Japanese companies develop 300-ton pendulums that reduce swaying in skyscrapers during earthquakes

|  August 15, 2013 |

Credit: Mitsui Fudosan

Credit: Mitsui Fudosan

Two Japanese companies have developed giant pendulums they say, when installed atop a skyscraper, can shorten vibrations and reduce swaying caused by earthquakes by as much as 60 percent.

Mitsui Fudosan, a real estate developer, and construction firm Kajima developed a 300-ton pendulum that, according to a report from CNET, “will act as a counterweight to long-period seismic waves.”

The way the device does this is by swaying in the opposite direction of the seismic wave. For instance, as the seismic wave pushes against the building to the right, the pendulum swings left, counteracting the movement and keeping the building more steady.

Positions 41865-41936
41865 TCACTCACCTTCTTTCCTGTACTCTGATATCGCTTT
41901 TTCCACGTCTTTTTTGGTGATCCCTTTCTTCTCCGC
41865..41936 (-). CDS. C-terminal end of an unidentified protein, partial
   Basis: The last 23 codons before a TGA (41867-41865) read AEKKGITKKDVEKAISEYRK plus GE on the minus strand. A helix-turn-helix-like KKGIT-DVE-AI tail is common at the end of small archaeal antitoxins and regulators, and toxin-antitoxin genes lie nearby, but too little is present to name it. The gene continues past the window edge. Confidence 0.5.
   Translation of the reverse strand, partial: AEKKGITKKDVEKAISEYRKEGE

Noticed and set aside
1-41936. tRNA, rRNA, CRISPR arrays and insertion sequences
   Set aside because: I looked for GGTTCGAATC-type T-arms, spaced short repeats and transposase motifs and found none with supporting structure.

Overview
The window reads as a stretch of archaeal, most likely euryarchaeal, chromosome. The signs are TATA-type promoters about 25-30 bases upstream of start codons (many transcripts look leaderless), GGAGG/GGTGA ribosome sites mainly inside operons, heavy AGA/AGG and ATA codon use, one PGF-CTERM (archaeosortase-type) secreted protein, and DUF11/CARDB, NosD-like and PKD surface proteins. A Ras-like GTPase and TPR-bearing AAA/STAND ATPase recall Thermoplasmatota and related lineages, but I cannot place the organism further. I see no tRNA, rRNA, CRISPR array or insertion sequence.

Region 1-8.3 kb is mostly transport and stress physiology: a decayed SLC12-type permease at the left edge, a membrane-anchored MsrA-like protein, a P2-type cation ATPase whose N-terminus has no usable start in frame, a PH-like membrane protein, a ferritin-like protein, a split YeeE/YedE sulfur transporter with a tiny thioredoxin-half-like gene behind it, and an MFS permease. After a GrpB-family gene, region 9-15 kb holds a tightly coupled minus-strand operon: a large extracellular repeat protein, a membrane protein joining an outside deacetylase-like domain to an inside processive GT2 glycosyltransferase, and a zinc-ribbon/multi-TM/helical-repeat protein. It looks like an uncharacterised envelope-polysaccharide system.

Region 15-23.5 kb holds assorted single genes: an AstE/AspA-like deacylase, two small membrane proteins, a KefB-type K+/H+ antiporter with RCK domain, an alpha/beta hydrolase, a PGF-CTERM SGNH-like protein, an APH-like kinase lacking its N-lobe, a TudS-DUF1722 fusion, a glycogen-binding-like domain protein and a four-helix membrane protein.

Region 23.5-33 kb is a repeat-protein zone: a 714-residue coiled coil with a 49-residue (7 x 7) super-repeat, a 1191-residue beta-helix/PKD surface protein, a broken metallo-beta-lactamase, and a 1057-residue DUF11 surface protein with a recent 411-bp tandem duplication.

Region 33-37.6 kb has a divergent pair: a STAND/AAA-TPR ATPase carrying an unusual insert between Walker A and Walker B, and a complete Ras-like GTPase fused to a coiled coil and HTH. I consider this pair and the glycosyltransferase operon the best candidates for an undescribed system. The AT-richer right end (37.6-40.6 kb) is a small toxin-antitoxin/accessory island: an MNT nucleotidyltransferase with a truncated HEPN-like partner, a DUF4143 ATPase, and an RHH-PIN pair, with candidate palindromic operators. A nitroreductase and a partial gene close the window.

The innovation was originally reported by Asahi Shimbun, which says the companies will spend $51 million ($5 billion yen) to install the first of these pendulums at the top of Tokyo’s 55-story Shinjuku Mitsui Building in 2015.

During the 9.0-magnitude Great East Japan Earthquake in 2011, the Shinjuku Mitsui Building saw horizontal vibrations of about 6 1/2 feet. That much motion causes interior damage and can injure those inside.

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